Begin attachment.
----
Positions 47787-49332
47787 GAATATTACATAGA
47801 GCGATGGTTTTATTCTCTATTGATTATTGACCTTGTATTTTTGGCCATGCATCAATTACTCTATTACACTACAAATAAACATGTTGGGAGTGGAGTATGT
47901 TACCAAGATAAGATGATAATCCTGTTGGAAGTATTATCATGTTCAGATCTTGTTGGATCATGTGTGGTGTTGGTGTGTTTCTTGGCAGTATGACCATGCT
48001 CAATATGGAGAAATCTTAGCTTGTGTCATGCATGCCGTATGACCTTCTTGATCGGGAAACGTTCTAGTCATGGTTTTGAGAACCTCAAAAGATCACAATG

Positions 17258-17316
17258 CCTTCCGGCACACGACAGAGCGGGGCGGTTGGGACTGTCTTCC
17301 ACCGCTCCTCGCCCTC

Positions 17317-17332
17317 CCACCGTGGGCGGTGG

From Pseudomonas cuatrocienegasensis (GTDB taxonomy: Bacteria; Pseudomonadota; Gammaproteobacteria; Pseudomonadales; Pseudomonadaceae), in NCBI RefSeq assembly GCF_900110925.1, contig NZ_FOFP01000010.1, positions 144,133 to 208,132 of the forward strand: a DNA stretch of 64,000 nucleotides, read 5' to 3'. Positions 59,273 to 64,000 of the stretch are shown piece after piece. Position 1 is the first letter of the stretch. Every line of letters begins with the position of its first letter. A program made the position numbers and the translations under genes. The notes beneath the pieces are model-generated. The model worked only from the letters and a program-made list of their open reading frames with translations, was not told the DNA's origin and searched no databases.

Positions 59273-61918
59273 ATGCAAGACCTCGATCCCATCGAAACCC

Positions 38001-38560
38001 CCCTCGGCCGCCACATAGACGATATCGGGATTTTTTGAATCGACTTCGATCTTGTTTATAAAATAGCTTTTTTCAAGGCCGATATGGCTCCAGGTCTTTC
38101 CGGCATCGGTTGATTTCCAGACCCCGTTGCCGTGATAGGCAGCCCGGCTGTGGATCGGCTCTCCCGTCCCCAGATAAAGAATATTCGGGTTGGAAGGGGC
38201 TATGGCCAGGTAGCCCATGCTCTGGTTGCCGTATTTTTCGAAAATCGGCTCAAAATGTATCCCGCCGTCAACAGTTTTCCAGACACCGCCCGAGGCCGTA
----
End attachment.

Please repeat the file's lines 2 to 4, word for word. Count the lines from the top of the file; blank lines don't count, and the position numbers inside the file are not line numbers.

47787 GAATATTACATAGA
47801 GCGATGGTTTTATTCTCTATTGATTATTGACCTTGTATTTTTGGCCATGCATCAATTACTCTATTACACTACAAATAAACATGTTGGGAGTGGAGTATGT
47901 TACCAAGATAAGATGATAATCCTGTTGGAAGTATTATCATGTTCAGATCTTGTTGGATCATGTGTGGTGTTGGTGTGTTTCTTGGCAGTATGACCATGCT